Apr 26, 2011

Quick Tip: The U.S. Stock Market over the past 18 years has an annualized standard deviation of about 17%. One good clue that an ETF structure is dangerous is if the volatility is multiples of this, i.e.  40-150%.   Volatility is easily viewable on our ETF Charts and ETF Screener pages.

 


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PIMCO Total Return Fund Lookback

Apr 21, 2011 in Bonds

PIMCO's flagship fund PTTRX, the largest mutual fund in the world, filed for an active ETF yesterday. We have followed PIMCO in general for many years and find it a good example of a strategy based on tactical exposures. Note that Bill Gross is definitely NOT from the passive 'allocate and rebalance' school of portfolio management. PIMCO alters exposures consistent with its tactical views, often aggressively. This is by the way, really what index ETFs are perfectly suited to do.

2010 was something of an off-year for PIMCO Total Return, it slightly underperformed some generic treasury and corporate bond index funds. Prior to 2010, PTTRX had been performing between the return of Intermediate Treasuries and Intermediate Corporate Bonds in each of the prior 2 years. That is, Gross was able to favorably rotate between the better of the two funds. Lets take a closer look in a quick slideshow.

Pimco
 

Click Lower Left 'Menu' Button To View Full Screen.

We would note that you can enter a few of these bond funds into ETFreplay.com relative strength models and see how well some of these strategies work. Keep in mind you do also have many other return enhancement ETFs available with junk bonds, preferred stocks, emerging market bonds, foreign soverign and foreign credit bonds etc...

While we have been highlighting commodities for many months (something of the antithesis of fixed-income), we thought we would mention that for more conservative balanced accounts, there are an increasing number of excellent, targeted, tactical bond strategies available in ETF form.






Note: we have added the ability to backtest 50 ETFs together at once and our backtesting reports have added many new features over the past few weeks. Take a look on the Backtest App Menu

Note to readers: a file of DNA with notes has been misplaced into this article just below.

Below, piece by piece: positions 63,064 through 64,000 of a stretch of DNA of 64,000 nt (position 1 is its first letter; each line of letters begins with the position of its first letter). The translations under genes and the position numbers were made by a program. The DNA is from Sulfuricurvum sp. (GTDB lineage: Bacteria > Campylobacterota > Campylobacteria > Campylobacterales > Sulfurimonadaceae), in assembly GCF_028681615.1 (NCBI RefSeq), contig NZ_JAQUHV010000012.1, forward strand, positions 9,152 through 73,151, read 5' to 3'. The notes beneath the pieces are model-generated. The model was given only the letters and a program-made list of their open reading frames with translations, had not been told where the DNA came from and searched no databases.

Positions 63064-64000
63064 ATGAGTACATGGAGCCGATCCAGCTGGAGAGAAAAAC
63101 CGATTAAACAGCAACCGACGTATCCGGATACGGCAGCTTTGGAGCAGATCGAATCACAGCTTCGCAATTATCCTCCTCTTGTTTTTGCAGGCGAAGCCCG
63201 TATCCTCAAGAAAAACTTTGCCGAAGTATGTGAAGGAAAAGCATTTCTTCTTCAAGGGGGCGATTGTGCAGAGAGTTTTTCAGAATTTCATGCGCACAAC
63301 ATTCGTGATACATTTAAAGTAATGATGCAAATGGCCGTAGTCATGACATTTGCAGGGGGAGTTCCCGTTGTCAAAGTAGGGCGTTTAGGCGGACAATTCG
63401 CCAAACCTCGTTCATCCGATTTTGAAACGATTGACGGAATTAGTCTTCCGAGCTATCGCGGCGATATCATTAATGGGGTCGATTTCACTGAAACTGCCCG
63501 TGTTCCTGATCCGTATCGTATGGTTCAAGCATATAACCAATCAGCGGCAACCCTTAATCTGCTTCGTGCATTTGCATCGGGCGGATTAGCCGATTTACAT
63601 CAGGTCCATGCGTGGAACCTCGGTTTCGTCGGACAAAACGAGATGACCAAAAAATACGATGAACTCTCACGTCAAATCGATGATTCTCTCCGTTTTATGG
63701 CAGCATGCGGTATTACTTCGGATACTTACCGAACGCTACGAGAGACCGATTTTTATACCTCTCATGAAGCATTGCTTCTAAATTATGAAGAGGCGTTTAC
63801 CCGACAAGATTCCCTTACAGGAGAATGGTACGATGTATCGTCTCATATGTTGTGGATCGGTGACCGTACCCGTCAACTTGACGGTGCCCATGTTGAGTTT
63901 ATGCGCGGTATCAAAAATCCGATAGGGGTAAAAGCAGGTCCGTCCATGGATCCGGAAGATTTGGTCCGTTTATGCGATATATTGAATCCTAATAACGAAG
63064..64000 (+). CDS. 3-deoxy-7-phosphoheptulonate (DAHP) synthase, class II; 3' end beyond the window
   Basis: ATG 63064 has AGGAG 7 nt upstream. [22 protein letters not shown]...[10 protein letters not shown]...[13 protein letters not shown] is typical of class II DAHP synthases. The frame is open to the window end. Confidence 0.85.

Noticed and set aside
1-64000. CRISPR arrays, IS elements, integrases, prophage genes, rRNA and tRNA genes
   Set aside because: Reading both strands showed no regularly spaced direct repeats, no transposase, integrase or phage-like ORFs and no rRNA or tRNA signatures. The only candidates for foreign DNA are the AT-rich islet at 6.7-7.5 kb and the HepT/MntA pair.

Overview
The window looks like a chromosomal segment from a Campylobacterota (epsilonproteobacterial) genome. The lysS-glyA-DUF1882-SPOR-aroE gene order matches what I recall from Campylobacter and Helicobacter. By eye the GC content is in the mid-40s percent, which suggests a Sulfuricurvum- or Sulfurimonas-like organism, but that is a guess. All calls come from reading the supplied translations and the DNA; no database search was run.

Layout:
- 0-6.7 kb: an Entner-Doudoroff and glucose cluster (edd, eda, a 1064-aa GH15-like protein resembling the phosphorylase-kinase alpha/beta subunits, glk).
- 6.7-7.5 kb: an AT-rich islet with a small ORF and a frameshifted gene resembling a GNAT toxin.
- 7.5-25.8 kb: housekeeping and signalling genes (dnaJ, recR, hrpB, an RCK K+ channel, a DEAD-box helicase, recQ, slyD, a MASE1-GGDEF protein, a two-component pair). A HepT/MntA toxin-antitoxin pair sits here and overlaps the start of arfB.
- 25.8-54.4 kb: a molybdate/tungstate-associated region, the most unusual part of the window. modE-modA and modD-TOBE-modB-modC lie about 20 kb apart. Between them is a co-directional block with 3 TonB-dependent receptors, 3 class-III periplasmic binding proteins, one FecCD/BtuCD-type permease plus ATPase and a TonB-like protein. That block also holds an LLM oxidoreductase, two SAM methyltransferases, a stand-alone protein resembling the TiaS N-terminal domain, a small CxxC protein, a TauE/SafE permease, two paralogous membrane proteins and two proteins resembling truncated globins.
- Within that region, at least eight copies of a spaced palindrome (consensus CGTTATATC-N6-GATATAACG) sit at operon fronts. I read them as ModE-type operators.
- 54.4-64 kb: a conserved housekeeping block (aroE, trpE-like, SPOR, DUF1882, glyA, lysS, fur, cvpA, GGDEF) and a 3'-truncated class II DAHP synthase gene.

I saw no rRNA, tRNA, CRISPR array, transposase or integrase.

page.

 

 

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Weekly ETF/ETN Snapshot For April 15th, 2011

Apr 16, 2011

Warning: Gratuitous Example of Exchange Traded Products Below:

 

 

 

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How Many ETFs In Order To Track The World?

Apr 07, 2011

How many ETFs do we need to follow in order to track the world?   There is obviously no easy answer as it depends on how far you care to go.    We've discussed before how there has been strong innovation in the world of specialized indexes and that this process has effectively allowed everyone to rearrange their portfolio exposures at virtually no cost.   This used to be done through program trading of hundreds of securities and it was costly.   Now you can swap 300 Preferred Stocks (PFF) for 14 Futures Contracts (DBC) for zero commission and a penny spread.   Of course, a carpenters tools can create a wonderful piece of furniture -- or chop off a finger.   But the opportunity for broad or targeted strategies is there.

Below is a visual for how the ETF market is structured in assets.   The top few hundred represent the vast majority of the assets.   The number of funds > $100 million is now 537.   This is considered by some to be the level where profits are being made by the product provider.    Clearly, this is low risk and high reward for an investment manager.   If you can create a multi-billion dollar product, the benefits of scale are tremendous as you don't have to pay for star managers.   $1 trillion in assets now surely going to $2 trillion and beyond someday.   Most people we talk to still equate ETFs with SPY --- the understanding of ETFs is still very, very low.    Then again, many people (even professionals) for some strange reason equate the fixed-income market with 30-year treasuries.    

 

 

Separately, an update on the 'High-Quality' index.    Recall all the hype for past year about overweighting 'high-quality'.    While there is no one definition of what constitutes high-quality, it is implied that high-quality is synonymous with 'high credit ratings'.    Does it work to overweight EQUITIES with high credit ratings and therefore underweight low credit equities?    Maybe it does and maybe it doesn't but with so many ETF choices out there,  this argument strikes us as pretty weak primary strategy.  Someday, high-quality will be in favor --- and then again out of favor.   But we have so many other options.